Jonjo O’Neill – the master of Jackdaws Castle – was left celebrating last night after notching the 2,000th winner of his training career.
The 64-year-old is fondly remembered for being associated with some of the best National Hunt horses in history as a jockey and has continued that success into his training career.
A two-time champion jockey, in the saddle he partnered the incomparable Dawn Run to victories in the Champion Hurdle and the Cheltenham Gold Cup, a feat yet to be matched.
The American-bred Sea Pigeon, one of the most popular horses of the late 20th century gave O’Neill a day never to forget when taking the 1980 Champion Hurdle. The duo saw off old adversary Monksfield who had beaten them in the previous two renewals of the two mile feature.
Since taking up the reins at Jackdaws Castle in the heart of the Cotswolds in 2001, O’Neill has become one of the leading National Hunt handlers in the land. Into his 15th season at his current base, O’Neill has saddled numerous top-flight winners for the yard’s owner and long-time friend JP McManus.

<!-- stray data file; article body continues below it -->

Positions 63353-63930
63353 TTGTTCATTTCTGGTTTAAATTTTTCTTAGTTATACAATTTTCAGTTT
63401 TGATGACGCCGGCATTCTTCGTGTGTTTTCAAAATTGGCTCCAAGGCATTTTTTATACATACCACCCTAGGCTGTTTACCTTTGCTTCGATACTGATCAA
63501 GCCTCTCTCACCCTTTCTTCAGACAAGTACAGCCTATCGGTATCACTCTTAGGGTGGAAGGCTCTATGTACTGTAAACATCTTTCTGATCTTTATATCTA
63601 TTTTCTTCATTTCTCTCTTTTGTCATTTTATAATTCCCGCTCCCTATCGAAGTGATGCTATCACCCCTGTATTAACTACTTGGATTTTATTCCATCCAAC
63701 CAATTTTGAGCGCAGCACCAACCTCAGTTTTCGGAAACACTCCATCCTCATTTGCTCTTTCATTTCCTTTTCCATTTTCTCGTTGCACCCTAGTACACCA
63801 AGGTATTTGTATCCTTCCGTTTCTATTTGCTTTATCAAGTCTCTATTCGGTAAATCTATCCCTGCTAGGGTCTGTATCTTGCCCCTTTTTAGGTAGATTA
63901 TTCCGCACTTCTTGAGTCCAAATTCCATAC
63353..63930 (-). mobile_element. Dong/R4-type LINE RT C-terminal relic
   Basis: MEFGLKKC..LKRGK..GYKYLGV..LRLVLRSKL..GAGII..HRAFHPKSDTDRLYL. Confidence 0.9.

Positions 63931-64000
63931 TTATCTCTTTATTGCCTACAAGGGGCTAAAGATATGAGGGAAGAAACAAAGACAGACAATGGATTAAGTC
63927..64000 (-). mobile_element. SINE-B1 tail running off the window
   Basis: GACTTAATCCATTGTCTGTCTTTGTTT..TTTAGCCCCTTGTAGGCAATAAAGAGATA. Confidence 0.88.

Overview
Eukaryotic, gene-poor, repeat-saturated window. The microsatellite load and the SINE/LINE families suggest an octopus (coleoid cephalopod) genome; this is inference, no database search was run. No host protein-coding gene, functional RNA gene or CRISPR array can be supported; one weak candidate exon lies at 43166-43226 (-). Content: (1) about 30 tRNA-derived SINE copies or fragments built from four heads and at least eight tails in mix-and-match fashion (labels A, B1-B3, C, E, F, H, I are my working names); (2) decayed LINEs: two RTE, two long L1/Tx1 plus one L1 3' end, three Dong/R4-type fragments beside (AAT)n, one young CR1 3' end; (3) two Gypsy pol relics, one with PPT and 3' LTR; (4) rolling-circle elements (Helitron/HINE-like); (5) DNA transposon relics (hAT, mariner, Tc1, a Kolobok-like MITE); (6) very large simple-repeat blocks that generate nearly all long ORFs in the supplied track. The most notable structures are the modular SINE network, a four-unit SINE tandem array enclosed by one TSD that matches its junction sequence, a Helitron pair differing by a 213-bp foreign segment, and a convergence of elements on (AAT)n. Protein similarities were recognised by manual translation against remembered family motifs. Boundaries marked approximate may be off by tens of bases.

He is one of the leading trainers at the Cheltenham Festival with 26 wins accrued so far. The most significant of those came when Synchronised stormed up the Cheltenham hill under 20-time champion jockey AP McCoy to seal his first Gold Cup as a trainer.
The Castletownroche-born handler was to provide McCoy with a long awaited breakthrough success in the race that stops a nation, the Aintree Grand National in 2010. The son of Old Vic made it an emotional 15 times lucky for McCoy who had only managed three-third place finishes in the race before.
O’Neill said on twitter: “2,000 is a nice landmark, every winner is very special! Couldn’t have reached it without support of a brilliant owners, jockeys and team!”
Aidan Coleman was to partner O’Neill’s 2,000th winner, three-year-old gelding Centuro in the opening juvenile maiden hurdle at Uttoxeter.
2,000 is a nice landmark, every winner is very special!
It turned out to be one of the luckiest winners of his career as leader Red Hot Chilly unseated Robbie Dunne a matter of yards from the winning post. It left victory in the hands of Coleman who to all intents and purposes looked booked for the runner-up spot.
Speaking after Centuro’s win, the trainer’s wife Jacqui said: “It’s brilliant a great moment for everyone we are absolutely delighted. And I’m pleased it was a horse owned by the Bond family as they have been great supporters of ours over the years.”